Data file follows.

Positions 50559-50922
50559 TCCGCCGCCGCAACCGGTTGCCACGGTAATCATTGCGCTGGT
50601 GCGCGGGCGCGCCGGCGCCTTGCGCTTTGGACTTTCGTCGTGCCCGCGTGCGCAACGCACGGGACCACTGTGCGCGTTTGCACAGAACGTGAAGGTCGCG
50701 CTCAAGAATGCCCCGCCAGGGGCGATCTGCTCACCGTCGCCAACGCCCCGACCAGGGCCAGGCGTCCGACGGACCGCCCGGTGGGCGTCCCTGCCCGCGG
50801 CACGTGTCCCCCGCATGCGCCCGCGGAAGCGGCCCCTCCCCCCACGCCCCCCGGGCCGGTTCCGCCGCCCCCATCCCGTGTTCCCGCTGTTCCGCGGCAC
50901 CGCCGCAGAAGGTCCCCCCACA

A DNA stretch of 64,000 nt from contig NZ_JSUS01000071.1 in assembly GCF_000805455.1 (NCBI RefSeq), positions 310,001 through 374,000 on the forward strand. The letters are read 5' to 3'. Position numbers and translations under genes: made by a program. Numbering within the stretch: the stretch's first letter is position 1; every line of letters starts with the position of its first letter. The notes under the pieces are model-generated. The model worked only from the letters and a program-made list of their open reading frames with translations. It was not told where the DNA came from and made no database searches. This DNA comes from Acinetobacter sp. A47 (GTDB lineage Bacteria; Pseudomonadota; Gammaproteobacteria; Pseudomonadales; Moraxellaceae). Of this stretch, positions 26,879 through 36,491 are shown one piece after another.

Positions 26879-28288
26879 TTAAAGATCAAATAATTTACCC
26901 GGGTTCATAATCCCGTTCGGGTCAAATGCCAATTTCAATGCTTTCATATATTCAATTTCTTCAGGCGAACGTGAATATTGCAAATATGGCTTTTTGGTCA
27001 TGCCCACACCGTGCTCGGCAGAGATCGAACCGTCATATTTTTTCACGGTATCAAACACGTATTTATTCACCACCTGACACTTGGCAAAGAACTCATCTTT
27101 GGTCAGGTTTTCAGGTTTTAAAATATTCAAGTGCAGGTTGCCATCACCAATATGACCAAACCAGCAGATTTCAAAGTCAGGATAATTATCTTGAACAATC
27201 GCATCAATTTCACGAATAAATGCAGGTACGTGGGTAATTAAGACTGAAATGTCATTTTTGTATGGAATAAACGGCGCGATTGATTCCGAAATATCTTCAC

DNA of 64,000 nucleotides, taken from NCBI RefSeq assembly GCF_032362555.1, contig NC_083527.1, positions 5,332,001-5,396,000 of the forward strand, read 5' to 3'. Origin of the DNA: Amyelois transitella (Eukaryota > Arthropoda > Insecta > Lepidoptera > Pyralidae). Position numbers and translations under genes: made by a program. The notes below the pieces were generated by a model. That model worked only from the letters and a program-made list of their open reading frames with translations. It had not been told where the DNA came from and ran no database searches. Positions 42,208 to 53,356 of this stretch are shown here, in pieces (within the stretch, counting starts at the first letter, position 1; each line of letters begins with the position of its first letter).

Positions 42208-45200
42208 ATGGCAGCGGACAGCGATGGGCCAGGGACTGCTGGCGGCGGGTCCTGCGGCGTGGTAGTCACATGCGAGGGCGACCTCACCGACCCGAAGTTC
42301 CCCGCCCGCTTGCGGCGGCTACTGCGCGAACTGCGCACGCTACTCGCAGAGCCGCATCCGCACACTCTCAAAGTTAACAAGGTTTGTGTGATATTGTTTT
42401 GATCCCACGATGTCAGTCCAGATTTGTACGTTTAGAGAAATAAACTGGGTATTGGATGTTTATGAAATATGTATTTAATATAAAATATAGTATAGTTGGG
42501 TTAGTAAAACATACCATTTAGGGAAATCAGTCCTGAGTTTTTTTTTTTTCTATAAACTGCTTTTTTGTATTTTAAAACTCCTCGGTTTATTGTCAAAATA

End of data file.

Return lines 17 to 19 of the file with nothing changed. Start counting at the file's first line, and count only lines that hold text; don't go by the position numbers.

42301 CCCGCCCGCTTGCGGCGGCTACTGCGCGAACTGCGCACGCTACTCGCAGAGCCGCATCCGCACACTCTCAAAGTTAACAAGGTTTGTGTGATATTGTTTT
42401 GATCCCACGATGTCAGTCCAGATTTGTACGTTTAGAGAAATAAACTGGGTATTGGATGTTTATGAAATATGTATTTAATATAAAATATAGTATAGTTGGG
42501 TTAGTAAAACATACCATTTAGGGAAATCAGTCCTGAGTTTTTTTTTTTTCTATAAACTGCTTTTTTGTATTTTAAAACTCCTCGGTTTATTGTCAAAATA